Then, followed the usual race-course accompaniments of cheers, squabbles, growling, laughing, betting, drinking, &c. The public were not convinced. Mac was still the favourite; the champion chaplet was not thus hastily to be plucked from his hitherto victorious brows. Half an hour’s rest brought them again to the starting-post, where Mac repeated his old tactics, and with similar bad success. Nothing could ruffle Tacony, or produce one false step: he flew round the course, every stride like the ricochet of a 32lb. shot; his adversary broke-up again and again, losing both his temper and his place, and barely saved his distance, as the gallant Tacony—his rider with a slack rein, and patting him on the neck—reached the winning-post—time, 2m. 25s. The shouts were long and loud; such time had never been made before by fair trotting, and Tacony evidently could have done it in two, if not three seconds less. The fastest pacing ever accomplished before was 2m. 13s., and the fastest trotting 2m. 26s. The triumph was complete; Tacony nobly won the victorious garland; and as long as he and his rider go together, it will take, if not a rum ’un to look at, at all events a d——l to go, ere he be forced to resign his championship.
The race over, waggons on two wheels and waggons on four wheels, with trotters in them capable of going the mile in from 2m. 40s. to 3m. 20s., began to shoot about in every direction, and your ears were assailed on all sides with “G’lang, g’lang!” and occasionally a frantic yell, to which some Jehu would give utterance by way of making some horse that was passing him “break-up.” Thus ended the famous race between Mac and Tac, which, by the way, gave me an opportunity of having a little fun with some of my American friends, as I condoled with them on their champion being beaten by a British subject; for, strange to say, Tac is a Canadian horse. I therefore of course expressed the charitable wish that an American horse might be found some day equal to the task of wearing the champion trotting crown(!)—I beg pardon, not crown, but, I suppose, cap of liberty. I need scarce say that it is not so much the horse as the perfect teaming that produces the result; and all Tac’s training is exclusively American, and received in a place not very far from Philadelphia, from which he gets his name. A friend gave me a lift into Philadelphia, whence the iron horse speedily bore me to the great republican Babylon, New York.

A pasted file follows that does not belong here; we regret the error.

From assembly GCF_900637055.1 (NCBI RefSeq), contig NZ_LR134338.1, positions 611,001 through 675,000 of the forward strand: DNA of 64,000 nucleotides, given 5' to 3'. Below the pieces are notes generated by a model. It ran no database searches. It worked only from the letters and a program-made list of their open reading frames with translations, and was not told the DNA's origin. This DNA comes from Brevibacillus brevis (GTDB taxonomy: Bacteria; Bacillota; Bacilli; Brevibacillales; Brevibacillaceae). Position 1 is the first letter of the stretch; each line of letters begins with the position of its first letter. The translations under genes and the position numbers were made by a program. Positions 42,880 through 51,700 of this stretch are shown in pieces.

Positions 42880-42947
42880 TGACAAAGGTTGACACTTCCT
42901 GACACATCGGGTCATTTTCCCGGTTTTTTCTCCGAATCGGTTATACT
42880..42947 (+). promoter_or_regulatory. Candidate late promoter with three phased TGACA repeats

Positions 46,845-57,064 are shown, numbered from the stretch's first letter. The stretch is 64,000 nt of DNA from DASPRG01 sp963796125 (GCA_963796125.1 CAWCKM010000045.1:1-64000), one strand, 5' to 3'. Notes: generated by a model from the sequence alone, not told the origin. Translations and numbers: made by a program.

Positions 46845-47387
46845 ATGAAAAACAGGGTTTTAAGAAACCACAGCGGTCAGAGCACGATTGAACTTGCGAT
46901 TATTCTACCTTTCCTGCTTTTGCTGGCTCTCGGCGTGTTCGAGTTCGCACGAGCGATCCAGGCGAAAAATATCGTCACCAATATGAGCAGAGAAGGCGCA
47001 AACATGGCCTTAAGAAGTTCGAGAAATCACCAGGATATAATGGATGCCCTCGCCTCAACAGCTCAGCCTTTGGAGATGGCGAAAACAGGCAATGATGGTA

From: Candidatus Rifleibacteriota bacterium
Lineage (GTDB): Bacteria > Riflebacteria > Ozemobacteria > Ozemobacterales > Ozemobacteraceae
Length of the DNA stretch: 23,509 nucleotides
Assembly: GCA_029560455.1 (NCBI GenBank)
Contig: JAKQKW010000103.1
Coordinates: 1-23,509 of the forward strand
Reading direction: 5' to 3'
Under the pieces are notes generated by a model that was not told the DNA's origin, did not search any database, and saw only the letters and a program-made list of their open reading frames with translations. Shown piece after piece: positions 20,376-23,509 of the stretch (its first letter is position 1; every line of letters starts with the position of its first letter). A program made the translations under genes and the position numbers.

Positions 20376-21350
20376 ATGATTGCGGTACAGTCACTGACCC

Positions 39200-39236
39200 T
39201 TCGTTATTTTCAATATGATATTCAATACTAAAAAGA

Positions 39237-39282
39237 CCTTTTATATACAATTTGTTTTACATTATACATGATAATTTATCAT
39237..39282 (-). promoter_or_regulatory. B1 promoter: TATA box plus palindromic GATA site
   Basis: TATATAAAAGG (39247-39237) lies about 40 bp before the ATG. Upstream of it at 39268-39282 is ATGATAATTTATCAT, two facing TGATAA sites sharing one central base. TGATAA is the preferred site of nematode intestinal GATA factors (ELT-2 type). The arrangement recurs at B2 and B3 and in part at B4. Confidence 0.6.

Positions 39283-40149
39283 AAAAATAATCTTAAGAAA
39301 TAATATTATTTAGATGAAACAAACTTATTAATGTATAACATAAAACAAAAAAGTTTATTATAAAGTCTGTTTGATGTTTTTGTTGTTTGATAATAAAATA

Home of the Pilgrim Fathers.
Having made the necessary preparations, I again put myself behind the boiling kettle, en route to the republican Athens. The day was intensely hot; even the natives required the windows open, and the dust being very lively, we soon became as powdered as a party going down to the Derby in the ante-railway days. My curiosity was excited on the way, by seeing a body of men looking like a regiment of fox-hunters—all